1854 Media was named the Publishing Innovator of the Year at the PPA awards for the second time in the last four years. The annual event held last night at the Grosvenor House in London recognises the achievements of numerous publications and media brands across a host of categories, celebrating companies involved in the production of media in the UK. Other winners on the night included Dennis Publishing, Immediate Media, Haymarket Media, Time inc and Condé Nast, with awards being presented in front of more than 800 guests from the publishing industry. CEO and founder of 1854 Media (the publisher of BJP since the rebrand of Apptitude Media just this month), Marc Hartog, said: “It is very humbling to be named the PPA Publishing Innovator of the Year for the second time in four years, especially in the company of many of the media brands I most respect and admire. It is all down the hard work and creativity of the 1854 team, so them being recognised by the industry is very special.” The citation in the winners’ programme …
Portfolio reviews remain unparalleled as the best way to get your photography in front of industry experts, and the reviews at Landskrona Foto are among the most valuable and in-demand among photographers
The Visa Pour l’Image festival returns for the 29th time – to “turbulent time”, in which “photojournalists are obviously needed, and play an essential role which is now more important than ever” as the co-founder and director general Jean-François Leroy puts it
Nadine Ijewere has been interested in fashion imagery since she was a girl but it wasn’t until she studied photography at the London College of Fashion that she began to pick up on some of its more unsettling undertones – particularly the stereotypes used in the portrayal of non-Western cultures. The Misrepresentation of Representation, an early project that she completed at university reflected on Orientalism and how it came to rigidly define certain cultures for a Western audience.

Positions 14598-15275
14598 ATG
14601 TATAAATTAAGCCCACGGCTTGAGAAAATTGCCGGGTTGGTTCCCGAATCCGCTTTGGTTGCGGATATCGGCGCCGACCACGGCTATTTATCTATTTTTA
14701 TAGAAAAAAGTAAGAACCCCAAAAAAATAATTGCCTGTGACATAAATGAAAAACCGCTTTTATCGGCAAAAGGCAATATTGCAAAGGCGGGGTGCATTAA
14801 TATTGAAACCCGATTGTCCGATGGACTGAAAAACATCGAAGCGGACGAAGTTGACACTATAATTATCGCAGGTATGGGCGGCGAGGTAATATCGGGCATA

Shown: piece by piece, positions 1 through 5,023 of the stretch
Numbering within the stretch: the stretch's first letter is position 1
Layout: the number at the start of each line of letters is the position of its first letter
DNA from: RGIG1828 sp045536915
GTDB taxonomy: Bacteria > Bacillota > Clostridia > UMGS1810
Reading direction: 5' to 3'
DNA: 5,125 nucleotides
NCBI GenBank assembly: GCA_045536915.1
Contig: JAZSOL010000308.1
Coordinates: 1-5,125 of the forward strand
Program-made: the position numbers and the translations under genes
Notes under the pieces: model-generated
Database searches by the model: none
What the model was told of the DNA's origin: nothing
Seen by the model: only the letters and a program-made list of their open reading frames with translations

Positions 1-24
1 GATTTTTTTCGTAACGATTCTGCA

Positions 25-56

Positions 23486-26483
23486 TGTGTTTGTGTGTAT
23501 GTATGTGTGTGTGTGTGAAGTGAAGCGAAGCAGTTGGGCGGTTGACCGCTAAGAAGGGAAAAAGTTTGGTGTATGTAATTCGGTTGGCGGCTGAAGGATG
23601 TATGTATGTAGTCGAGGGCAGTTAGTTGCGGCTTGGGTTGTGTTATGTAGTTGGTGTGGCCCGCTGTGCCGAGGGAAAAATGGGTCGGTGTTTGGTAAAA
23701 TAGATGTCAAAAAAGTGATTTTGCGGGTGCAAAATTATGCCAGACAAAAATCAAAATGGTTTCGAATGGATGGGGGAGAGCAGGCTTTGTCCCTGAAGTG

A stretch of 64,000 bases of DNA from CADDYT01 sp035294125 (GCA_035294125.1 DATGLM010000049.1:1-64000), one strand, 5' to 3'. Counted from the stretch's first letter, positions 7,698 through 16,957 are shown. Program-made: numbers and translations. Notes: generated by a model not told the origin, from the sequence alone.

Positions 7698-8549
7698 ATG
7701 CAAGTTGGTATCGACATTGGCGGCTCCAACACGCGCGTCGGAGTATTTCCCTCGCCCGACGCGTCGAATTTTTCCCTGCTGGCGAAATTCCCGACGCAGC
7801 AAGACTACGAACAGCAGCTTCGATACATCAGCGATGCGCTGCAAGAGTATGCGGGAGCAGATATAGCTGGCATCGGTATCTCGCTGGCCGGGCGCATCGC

Filipino President Rodrigo Duterte’s administration has waged one of the most vicious counter-narcotics campaigns in the world, with even police estimates putting the number of people killed by law-enforcement officers and vigilantes in the past 12 months at more than 6000. Manila-based photographer Carlo Gabuco has been out on the streets since Duterte came to power, recording the fall-out from the violence
“It’s a story that starts at its end, in death. We have an evocation of a life which has been lost, which then becomes another kind of life, one whose presence or absence is conjured up in various states of remembrance.” So says Tim Clark, editor-in-chief of the online magazine 1000 Words, who has curated an exhibition of Peter Watkins’ series The Unforgetting at Webber Gallery. It’s a highly autobiographical piece of work, showcasing photographs and sculptures produced after a long inner exploration of a traumatic loss. On the 15th of February 1993, Watkins’ mother walked from Zandvoort beach into the North Sea, to her death. The heart of the artist’s project is his reconciliation to that loss, through an examination of their shared German heritage. “This is a work that explores the machinations of memory in relation to the experience of trauma,” says Watkins. “The culmination of several years work, The Unforgetting is a series made up of remnants, as well as the associated notions of time, recollection and impermanence, all bound up in the objects, places, photographs, and narrative structures …
1854 Creates will help brands capitalise on over a century and a half of expertise in visual content
Growing up surrounded by oppression in a country where violent religious and ethnic clashes were commonplace and close at hand, Suryajaya was constrained by strict traditional and conservative values that condemned homosexuality. He needed to get out. He turned 18, alone, on a flight bound for the United States, leaving behind his family and his old life in Indonesia.
Cathedral of the Pines has had a long gestation, and is the product of a lot “personal upheaval”, brought on by a “very tormented relationship” and, finally, a bad divorce. It is, by some stretch, Gregory Crewdson’s most personal work to date.
“When I started researching the pornographic visuals, it hit me that there’s a clear formula in the way women are portrayed in them,” says Ina Jang. “I printed out some of the images, cut out the body figures and photographed them. From there, I kept making images with similar positions.”